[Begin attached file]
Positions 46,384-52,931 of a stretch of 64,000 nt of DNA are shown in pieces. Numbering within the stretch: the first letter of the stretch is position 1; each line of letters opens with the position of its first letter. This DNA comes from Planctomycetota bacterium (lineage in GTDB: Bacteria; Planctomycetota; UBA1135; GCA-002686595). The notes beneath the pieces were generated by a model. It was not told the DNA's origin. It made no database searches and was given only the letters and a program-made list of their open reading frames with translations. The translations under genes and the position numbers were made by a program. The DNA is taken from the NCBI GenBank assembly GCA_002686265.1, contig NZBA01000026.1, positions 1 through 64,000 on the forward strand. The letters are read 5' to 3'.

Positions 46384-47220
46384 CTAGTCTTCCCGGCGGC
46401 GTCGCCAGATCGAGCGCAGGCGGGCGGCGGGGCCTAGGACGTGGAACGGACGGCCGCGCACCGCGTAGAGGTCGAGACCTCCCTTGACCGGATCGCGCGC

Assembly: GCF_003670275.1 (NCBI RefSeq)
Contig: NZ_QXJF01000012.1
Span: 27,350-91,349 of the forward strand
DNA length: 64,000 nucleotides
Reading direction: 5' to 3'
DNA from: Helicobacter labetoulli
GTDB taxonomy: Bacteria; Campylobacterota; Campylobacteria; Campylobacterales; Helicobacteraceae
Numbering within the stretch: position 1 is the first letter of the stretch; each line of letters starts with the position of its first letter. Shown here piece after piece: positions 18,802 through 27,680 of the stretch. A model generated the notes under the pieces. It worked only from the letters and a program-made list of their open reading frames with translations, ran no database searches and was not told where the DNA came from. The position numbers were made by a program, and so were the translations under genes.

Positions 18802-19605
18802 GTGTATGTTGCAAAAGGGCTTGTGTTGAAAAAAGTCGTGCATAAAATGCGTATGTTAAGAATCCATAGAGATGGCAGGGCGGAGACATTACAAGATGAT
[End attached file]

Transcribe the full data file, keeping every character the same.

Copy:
Positions 46,384-52,931 of a stretch of 64,000 nt of DNA are shown in pieces. Numbering within the stretch: the first letter of the stretch is position 1; each line of letters opens with the position of its first letter. This DNA comes from Planctomycetota bacterium (lineage in GTDB: Bacteria; Planctomycetota; UBA1135; GCA-002686595). The notes beneath the pieces were generated by a model. It was not told the DNA's origin. It made no database searches and was given only the letters and a program-made list of their open reading frames with translations. The translations under genes and the position numbers were made by a program. The DNA is taken from the NCBI GenBank assembly GCA_002686265.1, contig NZBA01000026.1, positions 1 through 64,000 on the forward strand. The letters are read 5' to 3'.

Positions 46384-47220
46384 CTAGTCTTCCCGGCGGC
46401 GTCGCCAGATCGAGCGCAGGCGGGCGGCGGGGCCTAGGACGTGGAACGGACGGCCGCGCACCGCGTAGAGGTCGAGACCTCCCTTGACCGGATCGCGCGC

Assembly: GCF_003670275.1 (NCBI RefSeq)
Contig: NZ_QXJF01000012.1
Span: 27,350-91,349 of the forward strand
DNA length: 64,000 nucleotides
Reading direction: 5' to 3'
DNA from: Helicobacter labetoulli
GTDB taxonomy: Bacteria; Campylobacterota; Campylobacteria; Campylobacterales; Helicobacteraceae
Numbering within the stretch: position 1 is the first letter of the stretch; each line of letters starts with the position of its first letter. Shown here piece after piece: positions 18,802 through 27,680 of the stretch. A model generated the notes under the pieces. It worked only from the letters and a program-made list of their open reading frames with translations, ran no database searches and was not told where the DNA came from. The position numbers were made by a program, and so were the translations under genes.

Positions 18802-19605
18802 GTGTATGTTGCAAAAGGGCTTGTGTTGAAAAAAGTCGTGCATAAAATGCGTATGTTAAGAATCCATAGAGATGGCAGGGCGGAGACATTACAAGATGAT